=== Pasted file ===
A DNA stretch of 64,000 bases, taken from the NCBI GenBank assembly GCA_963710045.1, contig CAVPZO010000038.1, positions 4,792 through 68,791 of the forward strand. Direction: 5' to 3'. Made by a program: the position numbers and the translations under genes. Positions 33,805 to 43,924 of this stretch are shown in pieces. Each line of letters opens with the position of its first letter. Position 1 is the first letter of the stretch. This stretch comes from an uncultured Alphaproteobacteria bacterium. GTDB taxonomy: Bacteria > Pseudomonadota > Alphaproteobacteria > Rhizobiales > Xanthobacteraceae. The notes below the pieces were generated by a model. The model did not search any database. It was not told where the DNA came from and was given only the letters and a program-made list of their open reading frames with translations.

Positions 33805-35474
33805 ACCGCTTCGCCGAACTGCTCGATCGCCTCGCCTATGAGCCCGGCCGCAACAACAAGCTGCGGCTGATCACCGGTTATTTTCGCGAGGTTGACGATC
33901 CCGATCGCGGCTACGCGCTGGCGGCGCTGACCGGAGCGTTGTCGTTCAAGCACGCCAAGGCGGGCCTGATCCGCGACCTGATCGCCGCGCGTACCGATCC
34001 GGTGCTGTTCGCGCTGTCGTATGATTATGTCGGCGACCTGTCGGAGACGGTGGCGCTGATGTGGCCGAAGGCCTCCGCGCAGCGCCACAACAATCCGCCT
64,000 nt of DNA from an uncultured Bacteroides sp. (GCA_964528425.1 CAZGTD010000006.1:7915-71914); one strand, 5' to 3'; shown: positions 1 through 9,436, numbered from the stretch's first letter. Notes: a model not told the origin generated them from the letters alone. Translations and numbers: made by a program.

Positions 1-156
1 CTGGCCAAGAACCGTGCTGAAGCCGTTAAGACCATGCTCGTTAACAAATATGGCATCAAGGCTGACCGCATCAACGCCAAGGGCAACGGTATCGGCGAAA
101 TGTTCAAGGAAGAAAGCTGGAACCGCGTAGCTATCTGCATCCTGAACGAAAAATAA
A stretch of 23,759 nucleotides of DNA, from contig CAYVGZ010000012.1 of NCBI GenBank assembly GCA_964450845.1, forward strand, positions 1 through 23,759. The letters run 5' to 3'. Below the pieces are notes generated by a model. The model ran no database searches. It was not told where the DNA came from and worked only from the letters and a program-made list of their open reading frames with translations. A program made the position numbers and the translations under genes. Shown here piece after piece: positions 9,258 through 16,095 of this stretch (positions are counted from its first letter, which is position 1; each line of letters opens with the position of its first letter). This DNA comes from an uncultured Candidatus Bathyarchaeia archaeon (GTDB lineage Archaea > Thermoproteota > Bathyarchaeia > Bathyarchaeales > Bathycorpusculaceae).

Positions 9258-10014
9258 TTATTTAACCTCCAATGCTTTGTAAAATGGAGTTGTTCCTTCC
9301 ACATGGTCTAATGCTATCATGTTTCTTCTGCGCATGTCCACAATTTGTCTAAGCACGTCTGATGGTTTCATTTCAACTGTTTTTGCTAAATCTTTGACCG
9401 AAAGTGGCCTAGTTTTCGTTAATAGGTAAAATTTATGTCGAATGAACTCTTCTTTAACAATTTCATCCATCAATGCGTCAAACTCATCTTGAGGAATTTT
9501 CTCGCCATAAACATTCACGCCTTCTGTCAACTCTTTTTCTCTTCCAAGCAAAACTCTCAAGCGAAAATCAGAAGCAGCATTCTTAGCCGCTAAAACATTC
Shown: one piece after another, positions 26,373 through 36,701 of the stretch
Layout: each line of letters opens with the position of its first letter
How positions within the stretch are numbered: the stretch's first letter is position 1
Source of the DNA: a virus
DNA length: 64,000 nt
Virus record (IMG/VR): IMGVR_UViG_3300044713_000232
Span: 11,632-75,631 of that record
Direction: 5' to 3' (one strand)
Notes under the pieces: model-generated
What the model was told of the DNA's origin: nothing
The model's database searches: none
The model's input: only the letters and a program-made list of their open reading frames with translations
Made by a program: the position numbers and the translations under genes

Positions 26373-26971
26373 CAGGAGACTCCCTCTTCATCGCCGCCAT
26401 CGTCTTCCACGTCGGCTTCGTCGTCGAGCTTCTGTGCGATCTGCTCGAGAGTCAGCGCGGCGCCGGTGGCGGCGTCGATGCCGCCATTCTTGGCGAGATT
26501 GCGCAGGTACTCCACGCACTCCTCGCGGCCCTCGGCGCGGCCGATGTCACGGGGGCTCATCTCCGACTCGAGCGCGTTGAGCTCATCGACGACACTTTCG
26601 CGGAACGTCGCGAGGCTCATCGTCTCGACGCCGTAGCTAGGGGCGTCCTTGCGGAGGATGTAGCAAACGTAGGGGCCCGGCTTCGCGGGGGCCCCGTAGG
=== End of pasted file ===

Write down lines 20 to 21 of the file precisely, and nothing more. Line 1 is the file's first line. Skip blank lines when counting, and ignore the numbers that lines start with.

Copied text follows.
DNA length: 64,000 nt
Virus record (IMG/VR): IMGVR_UViG_3300044713_000232